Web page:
Taxi Workers Become a Union—Officially

On the top floor of AFL-CIO headquarters, overlooking the White House, a new union was born this afternoon.

Or more accurately, it was given an official blessing. Taxi workers in New York had built their union for 15 years at the city’s airport taxi stands, restaurants, and kitchen tables, but today they became the first new union chartered by the AFL-CIO in five years.

Javaid Tariq, an executive committee member of the New York Taxi Workers Alliance, called the AFL-CIO’s issue of its 57th charter “a first step toward a new kind of labor movement for the excluded workers, the workers without rights and benefits.”

“We gain political power and more strength,” Tariq said. “But we are still in charge of our movement.”

The new Taxi Workers National Alliance can organize affiliates where a local taxi organizing group reaches 10 percent dues-paying membership of that city’s driver population. New York’s Taxi Worker Alliance has that strength, and Philadelphia’s is close.

“We’ve become troublemakers for the city of New York,” Tariq said, “and we’re going to bring that trouble to taxi bosses everywhere.”

The union may also affiliate groups in California, where some taxi workers are directly hired employees and not independent contractors. The distinction is crucial because independent contractors are shut out of labor law and bargaining protections. The taxi workers share a similar status with domestic workers, who, along with hospital unionists facing intense contracting out and freelance TV writers, all spoke today of their fights to create organizations that can win and defend gains for workers outside of traditional employment situations.


Secretary of Labor Hilda Solis said the Labor Department is partnering with the IRS to ramp up investigations into unscrupulous employers who misclassify workers as independent contractors to cheat them out of wages. AFL-CIO President Rich Trumka connected that kind of misclassification—to escape benefits and bargaining rights—to the current attack on public sector employees. But in many industries, workers lost these rights decades ago—and are fighting hard to win them back.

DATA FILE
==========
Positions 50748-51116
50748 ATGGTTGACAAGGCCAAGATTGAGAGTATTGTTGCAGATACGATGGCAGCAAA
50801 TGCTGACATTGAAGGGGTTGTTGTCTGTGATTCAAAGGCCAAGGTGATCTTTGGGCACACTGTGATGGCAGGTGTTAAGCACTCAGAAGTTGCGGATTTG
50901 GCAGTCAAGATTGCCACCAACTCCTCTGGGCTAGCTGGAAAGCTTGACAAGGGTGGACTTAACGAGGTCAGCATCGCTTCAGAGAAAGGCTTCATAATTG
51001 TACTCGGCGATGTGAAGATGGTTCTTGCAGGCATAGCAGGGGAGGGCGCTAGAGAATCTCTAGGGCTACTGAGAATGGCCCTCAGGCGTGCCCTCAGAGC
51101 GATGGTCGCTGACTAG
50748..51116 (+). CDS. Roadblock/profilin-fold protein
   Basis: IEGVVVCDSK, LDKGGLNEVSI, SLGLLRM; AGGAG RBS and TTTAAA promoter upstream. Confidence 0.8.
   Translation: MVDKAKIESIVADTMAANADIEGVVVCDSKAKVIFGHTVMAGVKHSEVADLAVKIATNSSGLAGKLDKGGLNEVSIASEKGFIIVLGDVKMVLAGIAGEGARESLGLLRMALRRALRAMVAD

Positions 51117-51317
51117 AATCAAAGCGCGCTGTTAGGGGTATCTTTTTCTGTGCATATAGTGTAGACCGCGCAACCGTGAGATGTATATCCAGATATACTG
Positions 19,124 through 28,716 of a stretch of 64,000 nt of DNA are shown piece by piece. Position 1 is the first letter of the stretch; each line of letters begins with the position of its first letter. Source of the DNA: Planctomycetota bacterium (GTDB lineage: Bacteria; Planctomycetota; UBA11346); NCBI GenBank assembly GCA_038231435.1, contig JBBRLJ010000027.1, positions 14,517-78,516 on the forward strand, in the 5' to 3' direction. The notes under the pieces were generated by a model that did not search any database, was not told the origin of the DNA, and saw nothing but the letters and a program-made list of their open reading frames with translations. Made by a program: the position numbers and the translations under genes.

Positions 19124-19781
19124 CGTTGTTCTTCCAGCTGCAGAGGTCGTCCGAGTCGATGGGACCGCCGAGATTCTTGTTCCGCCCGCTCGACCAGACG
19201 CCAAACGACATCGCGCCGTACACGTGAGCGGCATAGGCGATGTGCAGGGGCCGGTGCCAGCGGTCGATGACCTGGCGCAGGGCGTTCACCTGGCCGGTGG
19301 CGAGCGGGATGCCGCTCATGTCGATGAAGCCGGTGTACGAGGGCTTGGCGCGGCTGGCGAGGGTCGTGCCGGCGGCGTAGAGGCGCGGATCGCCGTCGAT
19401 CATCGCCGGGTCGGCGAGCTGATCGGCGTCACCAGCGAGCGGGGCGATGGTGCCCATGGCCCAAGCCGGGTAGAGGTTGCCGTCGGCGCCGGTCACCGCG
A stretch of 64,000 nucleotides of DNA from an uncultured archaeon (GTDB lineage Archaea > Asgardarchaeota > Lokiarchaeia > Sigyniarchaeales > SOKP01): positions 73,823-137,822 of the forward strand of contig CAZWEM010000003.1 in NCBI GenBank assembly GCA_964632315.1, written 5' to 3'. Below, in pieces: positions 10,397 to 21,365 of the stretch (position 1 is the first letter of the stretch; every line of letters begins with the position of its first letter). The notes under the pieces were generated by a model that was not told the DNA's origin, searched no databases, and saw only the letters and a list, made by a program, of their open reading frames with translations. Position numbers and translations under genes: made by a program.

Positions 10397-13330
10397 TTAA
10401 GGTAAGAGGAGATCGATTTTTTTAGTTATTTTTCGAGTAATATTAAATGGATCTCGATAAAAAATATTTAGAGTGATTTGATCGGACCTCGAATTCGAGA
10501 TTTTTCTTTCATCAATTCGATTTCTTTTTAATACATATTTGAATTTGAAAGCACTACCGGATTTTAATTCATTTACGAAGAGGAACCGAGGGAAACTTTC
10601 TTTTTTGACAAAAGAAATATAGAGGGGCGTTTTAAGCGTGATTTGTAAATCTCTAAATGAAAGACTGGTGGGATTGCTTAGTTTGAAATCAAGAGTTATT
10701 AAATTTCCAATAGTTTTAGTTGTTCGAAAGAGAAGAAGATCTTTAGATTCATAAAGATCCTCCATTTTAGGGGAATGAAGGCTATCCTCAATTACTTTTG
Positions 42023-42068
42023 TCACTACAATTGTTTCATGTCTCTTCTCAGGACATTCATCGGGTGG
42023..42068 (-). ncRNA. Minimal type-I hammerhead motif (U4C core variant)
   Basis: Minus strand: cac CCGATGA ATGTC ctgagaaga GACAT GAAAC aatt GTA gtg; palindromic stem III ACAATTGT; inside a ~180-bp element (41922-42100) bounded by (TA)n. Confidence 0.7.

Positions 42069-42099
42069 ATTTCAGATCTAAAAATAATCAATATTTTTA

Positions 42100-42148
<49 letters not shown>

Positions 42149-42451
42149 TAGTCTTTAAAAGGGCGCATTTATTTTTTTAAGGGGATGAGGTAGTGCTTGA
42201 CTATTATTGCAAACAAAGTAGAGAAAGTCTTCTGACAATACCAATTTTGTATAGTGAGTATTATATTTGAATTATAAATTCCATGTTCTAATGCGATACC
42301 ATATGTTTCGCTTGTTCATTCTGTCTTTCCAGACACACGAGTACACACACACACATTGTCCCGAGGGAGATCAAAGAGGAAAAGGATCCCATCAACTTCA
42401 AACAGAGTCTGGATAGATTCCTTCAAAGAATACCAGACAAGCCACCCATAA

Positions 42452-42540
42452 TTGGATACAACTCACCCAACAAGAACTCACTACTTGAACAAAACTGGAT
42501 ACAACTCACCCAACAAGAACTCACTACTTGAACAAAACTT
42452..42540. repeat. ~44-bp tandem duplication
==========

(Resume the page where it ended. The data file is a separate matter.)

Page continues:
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New York’s taxi alliance staged two strikes in a decade, relentlessly contested city regulatory changes that disadvantaged taxi workers, and fought the overwhelming money power of the billion-dollar taxi industry with driver power.

A union charter won’t change the misclassification of taxi drivers or hand them bargaining rights, of course. But it’s an acknowledgment that unions will help the taxi groups in their struggle to shape an employment model that gives them labor law protections.

The taxi organizations expect they will become full members of city and state labor federations. Like Domestic Workers United, which won a groundbreaking bill of rights for New York’s domestic workers last year, taxi organizers predict affiliation will aid their fights in the political arena. New York’s governor is currently sitting on a bill that would expand the number of taxi permits for the city, part of a grand bargain that the taxi alliance struck with city leaders to win enforcement against garage overcharges and illegal pick-ups.

Eventually, they hope, the deal will bring them a long-awaited health care fund for drivers. “It’s good to see that even though we’re independent contractors and most of us are immigrants, we’re not going to be left out in the cold anymore,” said Zubin Soleimany, an NYTWA organizing committee member.

The AFL-CIO calls the taxi worker alliance an organizing committee, referencing the nascent unions spawned by the CIO in the ’30s that figured out how to bring collective power to industrial workplaces.

“From the beginning we’ve always called ourselves a union, no matter what the law says,” said NYTWA executive director Bhairavi Desai. “Affiliating with the AFL-CIO sends the signal that our labor is to be respected. It opens the door to millions of other workers like us.”

Saying he’s proud to call these immigrant workers brothers and sisters, Trumka praised the new forms of representation emerging from worker centers and acknowledged labor is looking for new ways to organize, even hinting that he’d like to present more new union charters.

“They lost their right to bargain, but they organized enough collective power to be treated like a union by the city,” Trumka said.

Mischa Gaus was the editor of Labor Notes from 2008 to